Spain's PM, facing economic woes, won't run for re-election
Spanish Prime Minister Jose Luis Rodriguez Zapatero, plunging in popularity as he fights an economic crisis, announced Saturday he will not seek a third term in 2012 elections.
"I will not be a candidate in the next general elections," he said in a televised speech to the party's federal assembly in Madrid.
The prime minister called on his Socialist Party to hold an internal primary to elect a new person to lead the party in the general elections scheduled for March 2012.
He said that that process should begin after regional and municipal elections on May 22, polls in which the Socialist Party (PSOE) is expected to suffer heavy losses.
Analysts said Deputy Prime Minister Alfredo Perez Rubalcaba, 59, one of the most powerful figures in the government, is seen as the most likely candidate to succeed Zapatero as party leader.
But Defence Minister Carme Chacon, 40, who has had a meteoric rise through the party, also has strong support.
Zapatero's announcement follows months of speculation that the 50-year-old leader might not seek re-election.
The prime minister said that when he was first elected in 2004 he had already intended to remain head of government for only two terms.
"I had thought about this seven years ago, two terms are enough," he said.
The prime minister said did not want to "prolong the unnecessary speculation" and had made a decision that was the "most advisable" for the party, the country and for his family.
He vowed to remain in office "until the last day" of his current mandate.
The Socialist Party has slumped in the opinion polls against the conservative opposition Popular Party (PP) of Mariano Rajoy as Zapatero attempts to push through painful austerity measures and labour market reforms to trim the public deficit and slash unemployment.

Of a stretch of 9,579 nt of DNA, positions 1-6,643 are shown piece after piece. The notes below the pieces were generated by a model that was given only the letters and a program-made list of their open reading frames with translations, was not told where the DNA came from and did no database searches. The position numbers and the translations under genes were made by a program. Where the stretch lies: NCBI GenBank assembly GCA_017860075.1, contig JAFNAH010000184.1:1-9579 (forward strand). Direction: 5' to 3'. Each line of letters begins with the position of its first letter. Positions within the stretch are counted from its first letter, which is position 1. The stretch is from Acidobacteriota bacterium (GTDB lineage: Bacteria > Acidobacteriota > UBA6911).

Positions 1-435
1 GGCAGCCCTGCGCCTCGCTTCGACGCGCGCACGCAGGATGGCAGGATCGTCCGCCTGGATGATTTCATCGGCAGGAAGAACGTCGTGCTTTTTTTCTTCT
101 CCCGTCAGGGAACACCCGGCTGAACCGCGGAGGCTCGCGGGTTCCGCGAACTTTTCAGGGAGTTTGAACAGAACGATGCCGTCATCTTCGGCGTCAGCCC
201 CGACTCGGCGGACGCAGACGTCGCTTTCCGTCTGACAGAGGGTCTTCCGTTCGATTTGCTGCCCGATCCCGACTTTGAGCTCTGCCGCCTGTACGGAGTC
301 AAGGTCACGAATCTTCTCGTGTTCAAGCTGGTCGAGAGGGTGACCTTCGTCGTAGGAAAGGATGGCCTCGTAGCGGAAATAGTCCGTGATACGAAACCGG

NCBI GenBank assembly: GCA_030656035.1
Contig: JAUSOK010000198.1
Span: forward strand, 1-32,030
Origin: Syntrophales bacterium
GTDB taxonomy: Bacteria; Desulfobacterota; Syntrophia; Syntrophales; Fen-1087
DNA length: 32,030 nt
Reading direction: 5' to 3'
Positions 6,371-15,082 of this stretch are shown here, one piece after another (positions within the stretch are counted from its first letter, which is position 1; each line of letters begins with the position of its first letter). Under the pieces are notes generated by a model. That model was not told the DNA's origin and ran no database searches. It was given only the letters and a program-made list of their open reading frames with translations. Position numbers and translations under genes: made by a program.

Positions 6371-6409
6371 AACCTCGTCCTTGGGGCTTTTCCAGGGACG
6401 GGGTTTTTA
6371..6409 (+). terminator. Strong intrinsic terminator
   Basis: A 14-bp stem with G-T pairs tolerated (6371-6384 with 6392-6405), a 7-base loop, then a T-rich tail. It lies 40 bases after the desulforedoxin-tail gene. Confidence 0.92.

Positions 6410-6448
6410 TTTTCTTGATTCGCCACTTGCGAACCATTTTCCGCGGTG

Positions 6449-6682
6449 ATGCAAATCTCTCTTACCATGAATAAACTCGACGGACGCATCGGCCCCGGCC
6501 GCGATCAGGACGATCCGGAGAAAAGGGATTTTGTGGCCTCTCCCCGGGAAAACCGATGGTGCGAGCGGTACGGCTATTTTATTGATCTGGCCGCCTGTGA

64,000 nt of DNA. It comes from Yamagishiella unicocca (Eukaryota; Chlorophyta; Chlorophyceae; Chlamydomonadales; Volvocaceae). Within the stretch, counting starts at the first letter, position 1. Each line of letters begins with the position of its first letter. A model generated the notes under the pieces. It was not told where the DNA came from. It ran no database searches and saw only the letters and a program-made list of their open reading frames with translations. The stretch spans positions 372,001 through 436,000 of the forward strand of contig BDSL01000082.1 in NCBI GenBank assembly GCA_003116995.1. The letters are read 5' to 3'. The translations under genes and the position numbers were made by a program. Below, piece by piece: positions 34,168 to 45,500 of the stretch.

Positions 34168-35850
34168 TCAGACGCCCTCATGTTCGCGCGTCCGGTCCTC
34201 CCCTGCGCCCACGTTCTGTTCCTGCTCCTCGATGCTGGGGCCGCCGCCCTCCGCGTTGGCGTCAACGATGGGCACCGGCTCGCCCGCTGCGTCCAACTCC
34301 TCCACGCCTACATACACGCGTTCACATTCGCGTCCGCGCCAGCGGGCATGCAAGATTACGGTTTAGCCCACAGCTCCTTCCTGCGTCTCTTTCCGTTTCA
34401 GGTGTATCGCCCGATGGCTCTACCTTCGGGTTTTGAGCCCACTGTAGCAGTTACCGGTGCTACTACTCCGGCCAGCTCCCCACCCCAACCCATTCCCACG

The Spanish economy plunged into recession during the second half of 2008 as the global financial meltdown compounded the collapse of the once booming property market.
The economy shrank 0.1 percent in 2010 and the unemployment rate ended the year at 20.33 percent, the highest level in industrialised countries.
The government is seeking to reassure markets worried that its public deficit is unsustainably high and that the country could follow Greece and Ireland in seeking a debt bailout.
The Bank of Spain warned Wednesday of slower-than-expected growth ahead and predicted the country would miss its key public deficit targets this year and next.
Zapatero said Saturday that the government was committed to an "intense modernisation process" and had "a clear action program for the remainder of the term" to overcome the crisis and promote economic recovery and job creation.
"Far from being daunted, we have continued with the reforms, laboriously searching for parliamentary support to move them forward."
Zapatero first took office in a surprise election win over Rajoy on March 14, 2004, just three days after the Madrid train bombings which killed 191 people.
He drew support from many Spaniards who accused the conservatives of attempting a cover-up by insisting the Basque separatist group ETA was to blame even though evidence pointed to Islamic extremists angered by Madrid's role in Iraq.
During his first term he was seen as a bold reformer, passing landmark social reforms such as the legalisation of same-sex marriage.
The former lawyer was re-elected in March 2008 after campaigning as the face of the modern, progressive Spain that his government had helped to create and which he said would be threatened if Rajoy won.
But with 169 seats in Spain's 350-member assembly, Zapatero's Socialists are seven seats short of a majority and have to pass legislation on a vote-by-vote basis.
The prime minister last October announced the most sweeping cabinet reshuffle since he came to office, promoting Rubalcaba to be his deputy in what Spanish media saw as a move to place the minister in a position to succeed him.
Analysts said Zapatero's decision was aimed helping the PSOE both in the regional and municipal elections in May as well as in next year's legislative polls.
"The socialists believe that continuing with Zapatero would be very bad for the next elections," said Edurne Uriarte, a professor of political science at the Madrid's Juan Carlos I University.
Fermin Bouza, an analyst at Madrid's Complutense University, said "Rajoy's biggest chance of winning would be against Zapatero.
He predicted "an agreement under which Rubalcaba would stand now (in 2012) and Chacon in the following elections (in 2016), avoiding a terrible fight in the primaries."
© 2011 AFP